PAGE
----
Brittany Armstrong '13 and Andrew Sowle '13 speak about being a good ally at the recent LGBTQ Teach-In on Homophobia, Bullying and Suicide. In addition to speaking during the "Community Conversations" part of the Teach-In, Armstrong and Sowle led the break-out session "How to be an Ally."
More than 200 students, faculty and staff crowded into the 1941 Room recently to discuss homophobia, bullying and suicide. Spurred by recent suicides nationwide by teenagers and young adults who have been bullied about being gay, Jen Manion, assistant professor of history and director of the college's LGBTQ Resource Center, pulled together the Teach-In to give the community a chance to learn and to reflect.
"I decided to host a teach-in because I am so devastated and I am so angry," Manion said after telling the crowd more details about recent suicides by young people who had been bullied or harassed about being gay. "It seems that our work is never done. No matter where we are, we can never do enough."
James Downs, assistant professor of history, kicked off the event via Skype from his fall semester sabbatical post as the Mayers Fellow at the Huntington Library in Pasadena, California. His full comments have been published as an essay, "Between Earth and Heaven: Ode to Tyler Clementi," in the Huffington Post.
Manion worked with Mab Segrest, the Fuller- Matthai Professor of Gender & Women's Studies and chair of the gender and women's studies department, and a group of students to organize this four-hour event that included personal stories from students, professors and deans and welcome remarks by Connecticut College President Leo I. Higdon Jr.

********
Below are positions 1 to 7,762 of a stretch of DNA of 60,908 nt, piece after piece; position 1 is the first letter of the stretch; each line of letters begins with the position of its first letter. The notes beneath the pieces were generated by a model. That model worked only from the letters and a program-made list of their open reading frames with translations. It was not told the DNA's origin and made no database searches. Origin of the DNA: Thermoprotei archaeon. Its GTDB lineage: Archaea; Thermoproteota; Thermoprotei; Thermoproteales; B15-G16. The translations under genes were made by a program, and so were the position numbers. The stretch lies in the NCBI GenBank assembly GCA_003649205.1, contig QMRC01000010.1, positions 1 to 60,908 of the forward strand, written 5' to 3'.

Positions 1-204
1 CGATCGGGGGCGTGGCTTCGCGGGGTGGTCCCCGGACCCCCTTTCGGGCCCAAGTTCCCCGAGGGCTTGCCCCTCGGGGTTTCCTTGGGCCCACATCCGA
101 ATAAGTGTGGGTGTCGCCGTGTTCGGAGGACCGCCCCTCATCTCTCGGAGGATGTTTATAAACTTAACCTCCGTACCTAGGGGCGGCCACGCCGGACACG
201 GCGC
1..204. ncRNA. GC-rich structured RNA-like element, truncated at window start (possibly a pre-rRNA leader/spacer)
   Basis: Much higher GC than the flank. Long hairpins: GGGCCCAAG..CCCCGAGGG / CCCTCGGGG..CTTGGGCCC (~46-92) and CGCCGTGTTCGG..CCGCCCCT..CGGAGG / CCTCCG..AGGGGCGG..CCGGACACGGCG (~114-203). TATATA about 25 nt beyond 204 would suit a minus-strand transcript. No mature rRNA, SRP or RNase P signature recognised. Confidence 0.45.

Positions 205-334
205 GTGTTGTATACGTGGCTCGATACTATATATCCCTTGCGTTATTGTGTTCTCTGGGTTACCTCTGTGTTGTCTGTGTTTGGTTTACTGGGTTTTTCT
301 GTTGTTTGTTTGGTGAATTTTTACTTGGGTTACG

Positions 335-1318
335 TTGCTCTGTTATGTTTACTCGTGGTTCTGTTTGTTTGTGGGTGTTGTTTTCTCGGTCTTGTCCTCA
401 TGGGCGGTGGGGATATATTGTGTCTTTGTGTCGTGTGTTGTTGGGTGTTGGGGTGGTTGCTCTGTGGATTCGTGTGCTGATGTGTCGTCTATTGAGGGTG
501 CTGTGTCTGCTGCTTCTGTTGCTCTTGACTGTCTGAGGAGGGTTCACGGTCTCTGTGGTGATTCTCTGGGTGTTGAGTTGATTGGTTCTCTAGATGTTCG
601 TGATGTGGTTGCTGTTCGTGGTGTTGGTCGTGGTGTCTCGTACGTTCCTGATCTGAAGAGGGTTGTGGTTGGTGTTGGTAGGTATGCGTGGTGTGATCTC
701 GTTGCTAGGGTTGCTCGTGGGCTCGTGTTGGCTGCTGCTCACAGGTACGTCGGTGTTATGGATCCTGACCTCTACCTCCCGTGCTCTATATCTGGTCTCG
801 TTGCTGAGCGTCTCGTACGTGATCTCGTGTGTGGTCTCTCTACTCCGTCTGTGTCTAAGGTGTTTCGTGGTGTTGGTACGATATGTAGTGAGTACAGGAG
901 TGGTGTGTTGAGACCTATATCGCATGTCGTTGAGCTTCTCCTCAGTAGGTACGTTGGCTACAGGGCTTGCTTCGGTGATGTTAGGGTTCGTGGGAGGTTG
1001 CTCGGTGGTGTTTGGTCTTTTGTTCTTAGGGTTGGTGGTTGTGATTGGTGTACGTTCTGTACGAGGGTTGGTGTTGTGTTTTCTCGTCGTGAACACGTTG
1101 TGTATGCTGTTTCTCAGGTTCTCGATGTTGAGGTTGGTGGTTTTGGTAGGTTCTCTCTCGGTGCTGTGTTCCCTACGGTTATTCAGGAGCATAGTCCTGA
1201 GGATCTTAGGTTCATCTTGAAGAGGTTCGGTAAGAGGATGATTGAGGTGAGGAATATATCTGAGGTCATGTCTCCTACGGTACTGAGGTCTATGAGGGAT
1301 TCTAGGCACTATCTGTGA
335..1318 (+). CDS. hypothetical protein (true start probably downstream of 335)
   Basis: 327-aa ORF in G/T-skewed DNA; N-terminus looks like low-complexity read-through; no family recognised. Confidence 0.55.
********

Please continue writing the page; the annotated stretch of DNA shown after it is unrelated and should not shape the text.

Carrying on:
"A college campus is a natural setting for this kind of meaningful discussion," Higdon said. "I hope that everyone here learns something this evening - and that you will share these lessons with your friends who couldn't be here. Every person should be able to live in an environment free from harassment, bullying, stalking or other forms of targeting. Thank you for helping to make Connecticut College such a place."
The audience listened intently as professors and deans shared personal reflections, outlined on- and off-campus resources available and encouraged the College community to continue to build an atmosphere of respect and understanding for all. But it was the students' personal stories that seemed to move the audience most.
Jessica Bombasaro-Brady '11 shared her own experience with bullying and self-destructive behavior. "The tragedy now is that I'm so used to queer people killing themselves that I don't even think it's a big deal. If we don't do something now, we'll all be numb to suicide," she said.
Dvora Walker '11 said she had been a victim of cyberbullying. "It totally broke me down and took me apart. If you're struggling with this, I want you to know it does get better," she said. "We all make different choices and we all need to be respected for that. If you write something online, there's someone on the other side reading it. I'm on the other side and it hurts me."
Currie Huntington '11 added, "Sometimes that any of us made it past high school seems miraculous."
After a buffet dinner catered by local favorite Mirch Masala, the crowd broke into groups to discuss specific topics, including, "Getting Stronger, Assessing Strengths: For LGBTQ Youth," "How to be an Ally," "Supporting Gender Non-Conforming People," "Dismantling Heterosexism in the Classroom," "Suicide Prevention: How to Help a Friend," "Homophobic Taunting & Athletics," and "Bystander Intervention: Challenging Homophobia & Heterosexism."
"You all have brought an honest discomfort into the room," Segrest said during the wrap-up. "Thank you for engaging in questions that have not been engaged on before on this campus."